Review: Music Words Game

When I was attending the PianoAccent session of our state conference, I was one of the lucky winners of Gail Fischler’s Musical Word game. I was happy that I was able to try it out with one of my last summer camp classes before we headed into break.

Musical Words is a board game based on The Musical Adjectives Project. The project was founded by Dr. Gail Fischler of the Piano Addict blog. Collecting and categorizing adjectives and images, with her students at Eastern Arizona College, to aid pianists and musicians in describing and understanding the emotions and character within repertoire. Gail says “The original inspiration was a wonderful reference handout (now dog-eared and very, very faded) by Maurice Hinson which consisted of an entire page full of adjectives.”IMG_6416

Included is the game board, game cards, directions and tips. There are a couple ways to play the game which is included in the directions. It can also be adapted to your ideas as well.

The way we played it in our camp session was like this…

Students first wrote down adjectives on the game board with a white board marker (Game board can be purchased laminated or non-laminated. I recommend just getting it laminated). Then they rolled the dice. When they landed on an adjective they had the choice to sight-read a piece using that adjective or improv something using that adjective. None of my students had their music with them for this particular camp session which is why I decided to go the sight-reading and improv route with the game.

IMG_6418If students landed on draw a card, then they would draw a card that would give them a “reward” such as moving forward so many spaces or “obstacles” such as sitting out one turn. Some of the cards had a little bit of both a reward and obstacle in the same card.IMG_6415


We had a good time playing the game. I am definitely going to use it again with all my students in upcoming group classes and/or camps. This game doesn’t need to be played in a group setting, it can easily be played with student and teacher. The great thing about Musical Words that many games don’t do is that it gets the students playing, sight-reading, improvising and really paying attention to what the character of the piece is and how they can portray that to their listeners.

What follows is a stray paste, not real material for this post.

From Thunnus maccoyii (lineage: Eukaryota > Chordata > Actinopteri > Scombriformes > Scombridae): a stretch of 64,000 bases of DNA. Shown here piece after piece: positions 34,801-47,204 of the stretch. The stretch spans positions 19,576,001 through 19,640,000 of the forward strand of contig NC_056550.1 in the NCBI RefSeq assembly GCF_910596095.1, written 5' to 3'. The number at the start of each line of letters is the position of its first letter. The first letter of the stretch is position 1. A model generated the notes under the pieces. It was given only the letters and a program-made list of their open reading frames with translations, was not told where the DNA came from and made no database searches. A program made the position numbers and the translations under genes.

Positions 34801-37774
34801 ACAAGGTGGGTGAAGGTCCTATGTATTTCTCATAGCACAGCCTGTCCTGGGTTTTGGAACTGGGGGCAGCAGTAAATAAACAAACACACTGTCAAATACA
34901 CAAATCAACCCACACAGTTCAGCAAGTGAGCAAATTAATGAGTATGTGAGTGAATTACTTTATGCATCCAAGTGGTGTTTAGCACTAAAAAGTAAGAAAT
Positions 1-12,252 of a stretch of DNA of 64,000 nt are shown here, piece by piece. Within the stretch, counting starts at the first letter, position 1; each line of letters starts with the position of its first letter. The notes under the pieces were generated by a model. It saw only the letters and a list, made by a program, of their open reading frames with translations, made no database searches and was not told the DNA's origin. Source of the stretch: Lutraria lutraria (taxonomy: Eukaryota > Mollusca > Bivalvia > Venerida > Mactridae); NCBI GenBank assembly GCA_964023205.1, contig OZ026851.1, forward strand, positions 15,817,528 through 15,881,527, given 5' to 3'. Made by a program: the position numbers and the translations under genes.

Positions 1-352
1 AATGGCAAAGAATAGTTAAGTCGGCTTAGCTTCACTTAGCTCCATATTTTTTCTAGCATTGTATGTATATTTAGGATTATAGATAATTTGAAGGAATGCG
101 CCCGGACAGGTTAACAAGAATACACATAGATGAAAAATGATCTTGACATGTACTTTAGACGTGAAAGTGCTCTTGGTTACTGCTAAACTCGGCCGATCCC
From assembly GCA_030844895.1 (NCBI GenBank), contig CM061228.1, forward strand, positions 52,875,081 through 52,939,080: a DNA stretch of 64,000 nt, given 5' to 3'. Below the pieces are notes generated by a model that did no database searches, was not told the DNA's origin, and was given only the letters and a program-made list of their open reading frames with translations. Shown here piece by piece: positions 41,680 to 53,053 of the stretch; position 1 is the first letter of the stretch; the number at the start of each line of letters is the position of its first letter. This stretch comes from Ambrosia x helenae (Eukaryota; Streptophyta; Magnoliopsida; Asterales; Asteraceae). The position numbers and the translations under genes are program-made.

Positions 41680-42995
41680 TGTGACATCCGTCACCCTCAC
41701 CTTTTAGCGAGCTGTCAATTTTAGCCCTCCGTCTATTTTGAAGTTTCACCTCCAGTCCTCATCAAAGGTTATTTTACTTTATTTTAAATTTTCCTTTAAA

I asked my students if they had any other ideas that might be fun to implement with this game for a future class. Because the action in my grand was taken by my piano technician (can’t wait until it comes back) we used the Clavinova in the studio lab room. This gave one of my students the idea that it would be fun to use the different sounds and instruments the Clavinova provides. I thought that would be a real fun idea! So next time we just might try that!

Here is a short video of Gail demonstrating the game.

Now the really fun part! Gail Fischler has offered to do a giveaway of Musical Words. Thanks Gail! To enter, just leave a comment below. Deadline to enter is this Monday, June 30th, 10:00pm (AZ Mountain Standard)  GIVEAWAY HAS EXPIRED

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36 thoughts on “Review: Music Words Game

  1. In my high school Piano I class, this would be a great way to not only review musical concepts, but the Language Arts teachers would love the fact that we would also be reviewing adjectives!

  2. I like the idea that the game will get students up and really thinking about the adjectives as they sight-read or improvise a piece. Sometimes in the pieces they are working on, they just won’t take the time to do that. This games sounds like it would really put the focus on creating the right sound for the listener.

  3. if you look at Satie’s markings, there are things like “modified rapture”, “moderately & very bored”, “severe reprimand”, “rather slow, if it’s alright with you”

  4. I would be very interested in something like this. I look for ways to get students more flexible in their thinking about sound and how music is used to communicate as a universal language. I may just try this idea in an abbreviated way at my next lesson!

  5. I think getting students to put emotion into their pieces can be one of the most difficult to teach. This game could be a great help!

  6. I second Lori’s thought. Those who are not good readers take too long dealing with notes and rhythms and spend no time on emotion. The game sounds like just what they need in their group.

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